Our Fearless Leader was an uninformed dolt before writing that article, but had the wisdom to turn to two of our area's leading Bourbon experts, Bill Thomas and Jake Parrott, before embarking on it. Who you know is more important than what you know, sometimes. :)

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I like the barrel strength WT Rare Breed [not sure if that is the only way it comes] and the Van Winkles are excellent. A good place to go to sample Bourbon is Old Glory -- they have a large selection and if you fulfill the requirements you can have a brass plate with your name on it installed in or around the bar, certifying you as a true lush for friends and family to see.

WT Rare Breed is only available at 108pf.

A much better place to sample Bourbon is, um, Bourbon.

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While I agree that 90pf is at the extreme low end of what I would accept in a bourbon (the flavor dilution really becomes pronounced below 95 or so), can you shed more light on the process by which MM "strips out all of the intricacy", considering that they've long claimed that they don't chill-filter? Are you referring to the final charcoal filtration that most mass-market bourbon (regrettably) receives?

Sorry, did not realize that MM doesn't chill-filter. Almost every mainstream bourbon is chillfiltered (including most of the ones recommended in Dr. Rockwell's article).

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Pritchards is one that has impressed me recently. Hard to find around here. I used to buy Pappy at MoCo but that's over. I took the opportunity to drink a copious amount of the 20 year Pappy last time I was in NYC visiting the Jazz Standard. In fact, at the end of the night, there was none left. Big band and bourbon-a wonderful pairing.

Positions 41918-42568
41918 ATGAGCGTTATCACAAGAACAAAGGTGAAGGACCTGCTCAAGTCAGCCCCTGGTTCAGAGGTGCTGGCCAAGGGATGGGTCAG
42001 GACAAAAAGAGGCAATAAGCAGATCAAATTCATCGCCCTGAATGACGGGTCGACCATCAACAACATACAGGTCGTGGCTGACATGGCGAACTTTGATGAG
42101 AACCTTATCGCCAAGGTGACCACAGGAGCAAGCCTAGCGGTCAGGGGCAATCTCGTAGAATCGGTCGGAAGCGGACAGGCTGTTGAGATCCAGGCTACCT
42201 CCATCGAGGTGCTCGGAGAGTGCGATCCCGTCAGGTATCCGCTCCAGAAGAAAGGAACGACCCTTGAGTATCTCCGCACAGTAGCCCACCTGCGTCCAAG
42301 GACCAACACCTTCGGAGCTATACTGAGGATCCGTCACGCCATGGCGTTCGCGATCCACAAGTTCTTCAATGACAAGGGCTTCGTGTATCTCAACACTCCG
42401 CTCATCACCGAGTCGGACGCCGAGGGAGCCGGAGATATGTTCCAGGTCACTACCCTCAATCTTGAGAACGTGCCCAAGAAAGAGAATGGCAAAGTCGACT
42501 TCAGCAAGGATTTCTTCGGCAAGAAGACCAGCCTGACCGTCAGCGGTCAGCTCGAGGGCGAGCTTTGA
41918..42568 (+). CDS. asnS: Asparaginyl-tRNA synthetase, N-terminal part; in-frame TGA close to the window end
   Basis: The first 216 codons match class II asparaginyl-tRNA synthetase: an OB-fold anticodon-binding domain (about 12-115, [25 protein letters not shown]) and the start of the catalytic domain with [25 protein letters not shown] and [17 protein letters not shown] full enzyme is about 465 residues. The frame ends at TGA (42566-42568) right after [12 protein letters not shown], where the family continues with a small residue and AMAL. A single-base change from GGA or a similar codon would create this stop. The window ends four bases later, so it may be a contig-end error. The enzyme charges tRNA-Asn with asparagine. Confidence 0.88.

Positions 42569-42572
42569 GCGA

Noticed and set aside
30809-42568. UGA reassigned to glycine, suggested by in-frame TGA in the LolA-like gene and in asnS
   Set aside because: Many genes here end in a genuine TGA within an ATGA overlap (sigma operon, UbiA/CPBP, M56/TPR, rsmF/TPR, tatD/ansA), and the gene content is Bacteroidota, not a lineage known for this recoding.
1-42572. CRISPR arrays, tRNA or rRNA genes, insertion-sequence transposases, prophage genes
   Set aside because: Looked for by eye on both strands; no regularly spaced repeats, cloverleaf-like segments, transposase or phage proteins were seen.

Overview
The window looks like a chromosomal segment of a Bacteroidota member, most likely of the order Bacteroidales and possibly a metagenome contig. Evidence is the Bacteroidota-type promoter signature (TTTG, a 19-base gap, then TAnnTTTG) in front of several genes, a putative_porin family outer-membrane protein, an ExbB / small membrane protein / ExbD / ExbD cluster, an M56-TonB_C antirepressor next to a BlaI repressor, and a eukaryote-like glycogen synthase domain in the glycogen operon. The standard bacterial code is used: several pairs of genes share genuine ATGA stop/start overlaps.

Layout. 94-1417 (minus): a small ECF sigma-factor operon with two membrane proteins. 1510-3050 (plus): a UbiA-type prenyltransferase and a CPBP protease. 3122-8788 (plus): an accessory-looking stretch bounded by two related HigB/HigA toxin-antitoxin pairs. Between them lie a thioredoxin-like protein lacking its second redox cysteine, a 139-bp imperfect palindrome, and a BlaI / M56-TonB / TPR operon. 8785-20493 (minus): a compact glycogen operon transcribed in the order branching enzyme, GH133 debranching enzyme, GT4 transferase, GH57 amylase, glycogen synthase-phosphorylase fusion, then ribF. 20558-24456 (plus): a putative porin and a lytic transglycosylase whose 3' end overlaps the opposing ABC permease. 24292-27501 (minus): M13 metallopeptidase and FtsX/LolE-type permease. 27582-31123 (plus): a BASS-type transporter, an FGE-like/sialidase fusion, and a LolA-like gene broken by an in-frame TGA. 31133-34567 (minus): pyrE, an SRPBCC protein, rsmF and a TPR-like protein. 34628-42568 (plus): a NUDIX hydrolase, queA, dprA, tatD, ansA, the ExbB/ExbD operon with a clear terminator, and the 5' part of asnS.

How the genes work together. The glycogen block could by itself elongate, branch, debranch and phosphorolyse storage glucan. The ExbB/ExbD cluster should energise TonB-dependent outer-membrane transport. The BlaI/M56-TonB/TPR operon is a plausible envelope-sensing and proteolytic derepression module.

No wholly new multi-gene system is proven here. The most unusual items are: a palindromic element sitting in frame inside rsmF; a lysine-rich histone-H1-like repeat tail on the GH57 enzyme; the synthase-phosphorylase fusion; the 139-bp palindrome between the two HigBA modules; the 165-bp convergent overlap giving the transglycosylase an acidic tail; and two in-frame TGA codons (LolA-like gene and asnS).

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VW Lot B was $40 6 years ago? I'm going to stop investing in commemorative plates and start stockpiling bottles.

It was, and if you looked hard enough, you could still find a few bottles of ORVW 15 around.

The obvious catch with this plan is that one's inventory of commemorative plates doesn't mysteriously decrease while being held, neat, in a glass, in a warm hand...

Remember when VW FRR 13 "A" was a sale item in the $30s at Montgomery County liquor stores? I should have socked away a case. Wolfe was right: you can't go home again.

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It was, and if you looked hard enough, you could still find a few bottles of ORVW 15 around.

The obvious catch with this plan is that one's inventory of commemorative plates doesn't mysteriously decrease while being held, neat, in a glass, in a warm hand...

Remember when VW FRR 13 "A" was a sale item in the $30s at Montgomery County liquor stores? I should have socked away a case. Wolfe was right: you can't go home again.

I got one at the SS store. Loved it so much that I went back in to buy some back-ups a few days later. One unidentified customer had cleaned out the entire stock of a case or two.
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I have been really impressed with Evan Williams Single Barrel, which is readily available and reasonably priced.

Four Roses is a bit harder to find but consistently great.

Maker's is pretty dull. I keep it on hand for occasional cocktails.

Jack Rose has better selection of bourbon than Bourbon and better food as well. (Terrible coffee though.)

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I just spied a bottle of "Shackleton" Whiskey at the local liquor store. I am sorely tempted to buy it, but how do I justify dropping $160 on a rare, but likely overpriced tipple. Seriously, not being rhetorical here, help me justify it.

"For a joint scientific and geographical piece of organisation, give me Scott; for a Winter Journey, Wilson; for a dash to the Pole and nothing else, Amundsen: and if I am in the devil of a hole and want to get out of it, give me Shackleton every time".

-- Apsley Cherry-Garrard